Grumpy the clown has been elected to Brazil's Congress. Now he has to prove that he can read and write.
The Sao Paulo Electoral Court held an exam for the congressman-elect yesterday to determine if he met a constitutional requirement that federal lawmakers be literate. Details of the test were not immediately available from the court.
Francisco Silva became famous as Tiririca – "Grumpy" in Portuguese – and received about 1.3 million votes, nearly twice as many as the next-highest vote-getter in last month's congressional elections.
His campaign drew millions of viewers on the internet, with slogans such as "It can't get any worse" and "What does a federal deputy do? Truly, I don't know. But vote for me and you'll find out."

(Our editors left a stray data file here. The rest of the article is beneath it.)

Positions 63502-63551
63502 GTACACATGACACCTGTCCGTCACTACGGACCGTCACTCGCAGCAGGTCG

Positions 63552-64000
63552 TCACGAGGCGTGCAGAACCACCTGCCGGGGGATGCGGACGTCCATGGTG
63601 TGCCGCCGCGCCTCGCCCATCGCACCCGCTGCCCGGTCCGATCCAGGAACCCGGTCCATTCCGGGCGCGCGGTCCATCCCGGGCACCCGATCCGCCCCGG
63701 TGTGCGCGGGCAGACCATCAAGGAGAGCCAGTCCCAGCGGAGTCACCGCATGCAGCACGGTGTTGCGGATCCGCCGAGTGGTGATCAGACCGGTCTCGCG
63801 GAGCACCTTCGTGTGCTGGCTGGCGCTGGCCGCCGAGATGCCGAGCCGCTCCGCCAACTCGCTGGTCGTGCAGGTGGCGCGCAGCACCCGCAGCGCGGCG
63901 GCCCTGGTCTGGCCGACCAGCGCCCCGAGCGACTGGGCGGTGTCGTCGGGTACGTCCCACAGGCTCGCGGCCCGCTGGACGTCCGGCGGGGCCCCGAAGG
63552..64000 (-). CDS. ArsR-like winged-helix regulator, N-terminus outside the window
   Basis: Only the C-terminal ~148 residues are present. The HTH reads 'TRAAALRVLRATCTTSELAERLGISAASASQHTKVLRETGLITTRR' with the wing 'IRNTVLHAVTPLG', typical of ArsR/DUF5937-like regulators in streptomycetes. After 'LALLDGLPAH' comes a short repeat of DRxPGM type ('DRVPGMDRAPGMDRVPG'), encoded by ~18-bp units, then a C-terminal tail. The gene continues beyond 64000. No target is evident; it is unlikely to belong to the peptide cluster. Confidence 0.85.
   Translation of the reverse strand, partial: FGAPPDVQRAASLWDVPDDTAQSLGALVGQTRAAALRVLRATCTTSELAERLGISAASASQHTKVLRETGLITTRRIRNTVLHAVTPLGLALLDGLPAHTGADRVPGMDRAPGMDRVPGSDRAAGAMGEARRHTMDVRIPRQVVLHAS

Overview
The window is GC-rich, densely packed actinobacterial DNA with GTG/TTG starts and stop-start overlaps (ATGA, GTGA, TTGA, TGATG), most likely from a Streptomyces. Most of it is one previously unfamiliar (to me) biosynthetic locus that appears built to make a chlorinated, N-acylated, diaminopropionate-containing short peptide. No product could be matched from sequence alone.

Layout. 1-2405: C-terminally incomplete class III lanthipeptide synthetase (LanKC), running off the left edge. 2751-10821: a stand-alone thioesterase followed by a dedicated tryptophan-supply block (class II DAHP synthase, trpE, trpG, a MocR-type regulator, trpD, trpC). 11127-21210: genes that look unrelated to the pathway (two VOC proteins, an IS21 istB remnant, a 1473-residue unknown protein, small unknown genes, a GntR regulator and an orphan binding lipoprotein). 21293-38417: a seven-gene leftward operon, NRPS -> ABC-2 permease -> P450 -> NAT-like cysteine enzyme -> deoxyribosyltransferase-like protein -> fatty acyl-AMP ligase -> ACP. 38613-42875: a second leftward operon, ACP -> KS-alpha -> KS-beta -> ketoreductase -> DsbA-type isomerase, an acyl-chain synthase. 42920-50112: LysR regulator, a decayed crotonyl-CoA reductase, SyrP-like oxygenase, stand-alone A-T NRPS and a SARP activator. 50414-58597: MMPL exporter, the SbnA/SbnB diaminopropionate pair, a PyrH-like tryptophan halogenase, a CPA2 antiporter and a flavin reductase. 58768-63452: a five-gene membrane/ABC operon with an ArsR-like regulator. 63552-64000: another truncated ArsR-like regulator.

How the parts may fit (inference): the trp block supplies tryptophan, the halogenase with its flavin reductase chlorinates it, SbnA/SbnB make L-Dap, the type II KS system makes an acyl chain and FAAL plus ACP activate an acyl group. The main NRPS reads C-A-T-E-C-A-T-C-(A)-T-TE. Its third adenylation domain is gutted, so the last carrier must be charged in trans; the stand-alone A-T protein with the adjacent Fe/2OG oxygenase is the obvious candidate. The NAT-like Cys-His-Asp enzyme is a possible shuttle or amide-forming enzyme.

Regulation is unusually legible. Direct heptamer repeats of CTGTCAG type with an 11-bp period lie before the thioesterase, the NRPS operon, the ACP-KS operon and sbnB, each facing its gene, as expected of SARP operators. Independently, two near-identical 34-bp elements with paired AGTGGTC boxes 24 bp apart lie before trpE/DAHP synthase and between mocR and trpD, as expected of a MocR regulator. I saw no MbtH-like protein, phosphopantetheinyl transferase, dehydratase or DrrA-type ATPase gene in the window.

But a less humorous element emerged: allegations that Mr Silva, like 10 per cent of Brazilians, is illiterate. Judge Aloisio Silveira ruled there were discrepancies between the handwriting on Mr Silva's application to run for Congress and on the document in which he swears he can read and write and in autographs he gave to fans. He ordered Mr Silva to demonstrate he can read and write.
Mr Silva has attributed the discrepancies to the fact that his wife helped him write his application because he has trouble holding a pen firmly.Reuse content